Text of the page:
DePaul Names Academic Center After Mayor And Maggie Daley
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CHICAGO (STMW) - Five days before supplanting his father as Chicago’s longest-serving mayor, Richard M. Daley on Tuesday accepted a moving and enduring tribute from his college and law school alma mater.
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DePaul University named it 18-story academic center at 14 E. Jackson—a renovated, nearly century-old building that once housed Lytton’s Department store—the Richard M. and Maggie C. Daley Building to honor the couple’s “passion and commitment” to education, urban revitalization and the arts.
“Wow. This is really a very special honor for me in my life and I am very, very grateful,” said Maggie Daley, who used a walker after a string of recent setbacks in her eight-year battle against breast cancer.
“My wish for the Richard M. and Maggie C. Daley building is that it will always open the doors of opportunity for students, cultivate positive self-esteem and transform how our young people think about themselves and their potential,” added Maggie Daley, who championed the award-winning arts and education program that evolved into After School Matters.
Mayor Daley called DePaul “a special place for me because of the history of my father here” and other family members who graduated from DePaul.
He praised the university for its commitment to public service and its decision to stay in Chicago during the 1950s and 1960s, when other big-city universities “looked the other way” and moved to the suburbs.
“You made a commitment in Lincoln Park. You made a commitment downtown…You need foundations and anchors in the city. And they have been the foundation and the catalyst for change in Lincoln Park and downtown. I thank you for that,” the mayor said.
The Daley Center and Daley College are named after Richard J. Daley. Maggie Daley’s name adorns the Center for Women’s Cancer Care at Prentice Women’s Hospital. But the DePaul honor is a structural first for Richard M. Daley. It’s almost certain to be the first of many.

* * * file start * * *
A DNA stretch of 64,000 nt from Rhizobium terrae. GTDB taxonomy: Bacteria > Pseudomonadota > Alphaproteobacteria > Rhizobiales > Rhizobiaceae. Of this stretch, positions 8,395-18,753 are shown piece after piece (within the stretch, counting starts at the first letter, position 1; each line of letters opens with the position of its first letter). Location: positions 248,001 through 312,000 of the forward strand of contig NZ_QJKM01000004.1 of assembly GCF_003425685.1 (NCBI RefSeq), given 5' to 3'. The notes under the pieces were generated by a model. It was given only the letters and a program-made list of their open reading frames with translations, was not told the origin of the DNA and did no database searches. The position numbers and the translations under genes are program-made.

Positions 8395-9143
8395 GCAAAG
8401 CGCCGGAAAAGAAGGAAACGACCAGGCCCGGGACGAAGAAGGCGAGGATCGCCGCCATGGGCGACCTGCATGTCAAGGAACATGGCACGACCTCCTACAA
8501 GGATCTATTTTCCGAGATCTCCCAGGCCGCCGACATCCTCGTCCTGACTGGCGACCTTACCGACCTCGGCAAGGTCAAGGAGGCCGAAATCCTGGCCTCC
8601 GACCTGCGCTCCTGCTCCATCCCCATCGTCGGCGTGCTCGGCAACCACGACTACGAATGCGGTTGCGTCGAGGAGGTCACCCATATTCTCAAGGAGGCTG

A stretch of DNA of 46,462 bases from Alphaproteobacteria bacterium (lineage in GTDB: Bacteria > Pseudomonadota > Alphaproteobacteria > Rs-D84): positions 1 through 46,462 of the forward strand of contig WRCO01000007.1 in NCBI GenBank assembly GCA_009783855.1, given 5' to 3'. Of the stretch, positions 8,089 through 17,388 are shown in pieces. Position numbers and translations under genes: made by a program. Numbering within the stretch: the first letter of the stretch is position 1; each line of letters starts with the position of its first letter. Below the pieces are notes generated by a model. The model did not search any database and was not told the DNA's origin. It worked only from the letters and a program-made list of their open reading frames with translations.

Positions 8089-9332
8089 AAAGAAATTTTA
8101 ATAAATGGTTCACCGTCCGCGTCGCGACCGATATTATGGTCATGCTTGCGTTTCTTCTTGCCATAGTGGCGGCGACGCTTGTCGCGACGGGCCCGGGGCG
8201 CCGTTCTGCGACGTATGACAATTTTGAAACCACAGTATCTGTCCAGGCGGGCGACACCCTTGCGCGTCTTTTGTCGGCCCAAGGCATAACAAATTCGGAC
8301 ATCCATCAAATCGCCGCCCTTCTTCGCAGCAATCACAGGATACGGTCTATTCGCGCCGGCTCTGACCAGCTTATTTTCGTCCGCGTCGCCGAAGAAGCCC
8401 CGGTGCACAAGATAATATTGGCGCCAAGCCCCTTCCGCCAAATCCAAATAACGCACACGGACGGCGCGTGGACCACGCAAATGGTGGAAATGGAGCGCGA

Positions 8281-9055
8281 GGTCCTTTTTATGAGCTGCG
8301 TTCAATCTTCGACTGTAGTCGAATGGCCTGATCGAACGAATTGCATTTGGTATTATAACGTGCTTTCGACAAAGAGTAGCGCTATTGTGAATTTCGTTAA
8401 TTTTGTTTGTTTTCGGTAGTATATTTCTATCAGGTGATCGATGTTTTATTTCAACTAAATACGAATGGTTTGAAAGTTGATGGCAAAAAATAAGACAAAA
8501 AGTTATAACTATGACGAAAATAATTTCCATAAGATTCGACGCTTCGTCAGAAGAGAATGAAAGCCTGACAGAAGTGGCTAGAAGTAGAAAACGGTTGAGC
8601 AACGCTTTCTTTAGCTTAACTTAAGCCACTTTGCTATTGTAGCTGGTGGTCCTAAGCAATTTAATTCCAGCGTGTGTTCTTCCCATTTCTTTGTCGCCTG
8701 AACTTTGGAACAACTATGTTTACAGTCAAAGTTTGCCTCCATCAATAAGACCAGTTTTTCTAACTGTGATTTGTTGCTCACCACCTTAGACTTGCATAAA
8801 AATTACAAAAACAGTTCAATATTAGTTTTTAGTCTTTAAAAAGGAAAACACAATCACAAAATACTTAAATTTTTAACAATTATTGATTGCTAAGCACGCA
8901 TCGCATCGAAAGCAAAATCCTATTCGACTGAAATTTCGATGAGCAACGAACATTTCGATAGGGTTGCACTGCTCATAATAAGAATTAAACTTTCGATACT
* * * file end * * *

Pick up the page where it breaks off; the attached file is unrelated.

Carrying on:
“There’s an African proverb that says the best time to plant a tree is 50 years ago. The second-best time to plant a tree is now. DePaul pauses to honor Richard M. and Maggie C. Daley because they have planted many, many trees,” said Monsignor Ken Velo, DePaul’s senior executive for Catholic Collaboration.
“Maggie through her work at Gallery 37, at Pathways, at After School Matters, through her efforts in the city and through the warmest smile Chicago knows. And Richard M. Daley for his tremendous leadership, for making this city world-class, for his passion, his love of family and Chicago.”
Rev. Dennis Holtschneider, the university’s president, said it’s fitting that the building stands on State Street, which was in “significant decline” when Daley took office. The “remarkable comeback” that the South Loop has made since then is a tribute Daley’s vision for Loop University, the nickname for a downtown Chicago area that 65,000 college students call home, Holtschneider said.
“Both the mayor and Mrs. Daley have had a life-long love for Chicago. They’ve given the full measure of their energies to its people. We’re proud to mark their faithful service with this sign of respect and gratitude,” Holtschneider said.
Tuesday’s moving ceremony was attended by members of the Daley family. They included the mayor’s son Patrick, his daughter, Nora, son-in-law Sean Conroy and brothers Michael, John and Bill.
(Source: Sun-Times Media Wire © Chicago Sun-Times 2010. All Rights Reserved. This material may not be published, broadcast, rewritten, or redistributed.)